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Want reality TV? Check out these zombies and crooks

It's perfectly possible that you are avid to see an ex-beauty queen and a country-singing U.S. marine battle it out to become boss of a company called Complete Nutrition. Somebody's banking on your interest, anyway, because one of the few new series to arrive on TV these days is Be the Boss (Sunday, A&E, 10 p.m.)

From the makers of Undercover Boss, it's a new reality show that features "two low-level employees" of a company competing to be put in charge of a franchise. Some viewers eat up these pseudo business shows. Some find them little more than infomercials.

Far more important and useful lessons – for life and business – can be found on The Walking Dead (Sunday, AMC, 9 p.m.), which reaches its midseason finale this week. (It is to return next spring.) Yep, a show about surviving in a zombie-filled, postapocalyptic world can teach us a lot about surviving in a ruthless society.

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Two camps now exist on the show. Two mini-societies. The tension between them has been building and is about to explode on this week's episode.

There is the tiny, frail group led by former cop Rick Grimes (Andrew Lincoln) and currently finding safety in a prison. And there is the bizarre fake town of Woodbury, under the leadership of the crypto-fascist Governor (David Morrissey). Recently, two of the first group, Glenn (Steven Yeun) and Maggie (Lauren Cohan), were captured and taken to Woodbury. The Governor's humiliation of Maggie was a profoundly creepy scene.

The clash of the two communities raises an important question: Is it better to live in a blissful, mundane – but artificial – world under a dictator, or in the danger of a more freewheeling society? The irony, of course, is that the latter exits inside a prison, while the former is a virtual prison with phony pleasantness.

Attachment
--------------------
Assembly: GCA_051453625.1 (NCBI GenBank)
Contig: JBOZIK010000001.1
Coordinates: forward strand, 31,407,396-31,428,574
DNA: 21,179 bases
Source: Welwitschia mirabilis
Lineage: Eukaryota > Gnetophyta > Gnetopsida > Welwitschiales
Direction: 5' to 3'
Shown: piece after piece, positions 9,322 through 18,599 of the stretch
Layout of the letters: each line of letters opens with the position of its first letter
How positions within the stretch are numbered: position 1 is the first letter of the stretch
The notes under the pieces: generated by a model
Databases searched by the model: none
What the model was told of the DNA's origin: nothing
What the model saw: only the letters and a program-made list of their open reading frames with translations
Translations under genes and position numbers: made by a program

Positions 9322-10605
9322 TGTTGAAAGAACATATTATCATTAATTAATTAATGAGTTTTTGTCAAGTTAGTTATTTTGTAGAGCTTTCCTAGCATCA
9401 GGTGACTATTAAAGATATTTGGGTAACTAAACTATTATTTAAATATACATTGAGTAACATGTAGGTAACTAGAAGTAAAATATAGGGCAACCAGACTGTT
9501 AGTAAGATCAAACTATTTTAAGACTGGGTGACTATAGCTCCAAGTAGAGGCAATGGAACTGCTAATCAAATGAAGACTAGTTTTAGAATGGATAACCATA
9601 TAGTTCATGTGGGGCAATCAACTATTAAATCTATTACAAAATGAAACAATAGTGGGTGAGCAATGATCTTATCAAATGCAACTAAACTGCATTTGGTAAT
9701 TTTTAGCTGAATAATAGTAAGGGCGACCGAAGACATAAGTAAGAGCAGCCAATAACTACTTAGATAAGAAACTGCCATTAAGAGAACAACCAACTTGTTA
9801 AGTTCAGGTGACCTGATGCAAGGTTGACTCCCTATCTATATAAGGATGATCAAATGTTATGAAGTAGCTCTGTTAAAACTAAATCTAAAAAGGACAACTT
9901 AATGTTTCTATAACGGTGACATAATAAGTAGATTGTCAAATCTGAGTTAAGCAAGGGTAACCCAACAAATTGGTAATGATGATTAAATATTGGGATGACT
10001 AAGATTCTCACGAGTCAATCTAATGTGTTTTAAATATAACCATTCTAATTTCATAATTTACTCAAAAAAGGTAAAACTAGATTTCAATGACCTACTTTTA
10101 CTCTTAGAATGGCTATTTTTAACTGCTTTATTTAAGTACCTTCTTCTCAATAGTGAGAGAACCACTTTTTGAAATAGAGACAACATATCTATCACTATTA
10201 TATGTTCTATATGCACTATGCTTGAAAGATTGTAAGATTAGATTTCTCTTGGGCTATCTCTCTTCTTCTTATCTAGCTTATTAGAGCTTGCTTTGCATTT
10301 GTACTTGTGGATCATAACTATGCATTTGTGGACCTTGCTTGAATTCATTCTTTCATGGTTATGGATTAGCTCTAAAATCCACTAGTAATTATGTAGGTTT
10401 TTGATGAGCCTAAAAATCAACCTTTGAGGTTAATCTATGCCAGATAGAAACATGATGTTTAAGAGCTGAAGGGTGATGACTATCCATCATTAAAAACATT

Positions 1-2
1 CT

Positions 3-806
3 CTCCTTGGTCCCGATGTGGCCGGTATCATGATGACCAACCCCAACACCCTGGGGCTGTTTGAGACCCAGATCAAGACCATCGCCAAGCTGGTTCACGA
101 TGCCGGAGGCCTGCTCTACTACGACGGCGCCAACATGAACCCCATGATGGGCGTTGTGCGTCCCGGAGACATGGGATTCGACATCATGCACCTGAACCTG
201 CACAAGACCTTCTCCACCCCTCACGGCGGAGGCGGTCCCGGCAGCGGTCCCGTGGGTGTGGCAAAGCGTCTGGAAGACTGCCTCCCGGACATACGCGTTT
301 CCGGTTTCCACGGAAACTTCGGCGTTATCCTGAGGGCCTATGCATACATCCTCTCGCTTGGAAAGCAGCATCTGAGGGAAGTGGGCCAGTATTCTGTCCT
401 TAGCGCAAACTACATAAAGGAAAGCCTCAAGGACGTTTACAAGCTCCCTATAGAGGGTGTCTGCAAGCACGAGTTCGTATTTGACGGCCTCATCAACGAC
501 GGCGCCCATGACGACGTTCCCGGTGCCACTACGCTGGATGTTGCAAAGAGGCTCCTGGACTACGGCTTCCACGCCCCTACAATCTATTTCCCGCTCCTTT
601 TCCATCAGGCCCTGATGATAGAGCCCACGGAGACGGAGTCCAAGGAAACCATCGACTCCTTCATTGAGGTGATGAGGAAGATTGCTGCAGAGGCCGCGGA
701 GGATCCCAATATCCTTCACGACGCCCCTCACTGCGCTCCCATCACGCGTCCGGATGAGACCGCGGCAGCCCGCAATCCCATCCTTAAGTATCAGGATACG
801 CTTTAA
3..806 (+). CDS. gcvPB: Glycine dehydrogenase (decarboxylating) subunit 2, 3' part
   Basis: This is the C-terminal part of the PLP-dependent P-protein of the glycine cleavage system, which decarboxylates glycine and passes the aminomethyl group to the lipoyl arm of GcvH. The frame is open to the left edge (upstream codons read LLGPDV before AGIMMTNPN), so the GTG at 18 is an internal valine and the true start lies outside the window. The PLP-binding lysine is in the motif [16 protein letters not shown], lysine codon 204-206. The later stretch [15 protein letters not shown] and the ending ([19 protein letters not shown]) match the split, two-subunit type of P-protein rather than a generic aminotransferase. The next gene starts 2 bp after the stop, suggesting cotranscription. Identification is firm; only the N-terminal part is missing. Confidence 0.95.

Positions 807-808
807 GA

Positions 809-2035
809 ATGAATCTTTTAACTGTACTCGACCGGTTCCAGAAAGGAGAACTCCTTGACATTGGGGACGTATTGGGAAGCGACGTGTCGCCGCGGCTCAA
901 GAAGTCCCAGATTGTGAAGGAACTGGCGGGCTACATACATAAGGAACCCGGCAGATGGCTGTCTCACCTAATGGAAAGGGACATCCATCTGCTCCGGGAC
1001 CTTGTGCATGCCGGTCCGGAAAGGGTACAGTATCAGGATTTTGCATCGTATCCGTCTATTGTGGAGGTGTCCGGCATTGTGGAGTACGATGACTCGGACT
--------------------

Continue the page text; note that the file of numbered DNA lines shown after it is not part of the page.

Take your lessons in life, business and politics from that. What's more attractive to people – safety under a creepy, dictatorial boss or the communal strength formed by constant pressure and danger?

Meanwhile, Boardwalk Empire (Sunday, HBO Canada, 9 p.m.) reaches the finale of a dark, brooding season. The big man, politician and bootlegger Nucky Thompson (Steve Buscemi), has become more ruthless in his quest to control the illegal liquor racket in Atlantic City, but has found that his city now seems to be under the control of monstrously violent interloper Gyp Rosetti (Bobby Cannavale). What to do?

An option is an alliance with smooth gangster Arnold Rothstein (Michael Stuhlbarg), who doesn't usually get his hands dirty. Rothstein, is, of course, a real figure from history, a fixer and organizer whose talent was to turn the crucial elements of organized crime into a well-oiled business machine.

Just as The Sopranos could be read as a parable about how the raw, ruthless capitalism on which the United States was built morphed into white-collar avarice and greed, Boardwalk Empire is about the choice between running a business with violent ruthlessness or with well-crafted smarts. (Boardwalk creator Terence Winter, who wrote this week's episode, was a writer on The Sopranos.) The tensions between the two approaches are embodied in the conflicted figure of Nucky.

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The season finale, by the way, has the title Margate Sands, which one assumes refers to a portion of T.S. Eliot's The Waste Land – "On Margate Sands/I can connect/Nothing with nothing/The broken fingernails of dirty hands/My people humble people who expect/Nothing." Is it

Nucky's dilemma? Go figure.

Boardwalk Empire is entertainment about booze, broads and violence, but it's about much more, too, just as The Walking Dead is a dead-serious mediation on the nature of community. You can learn a lot more from both than you will ever learn from a reality show set among people fighting for a business franchise.

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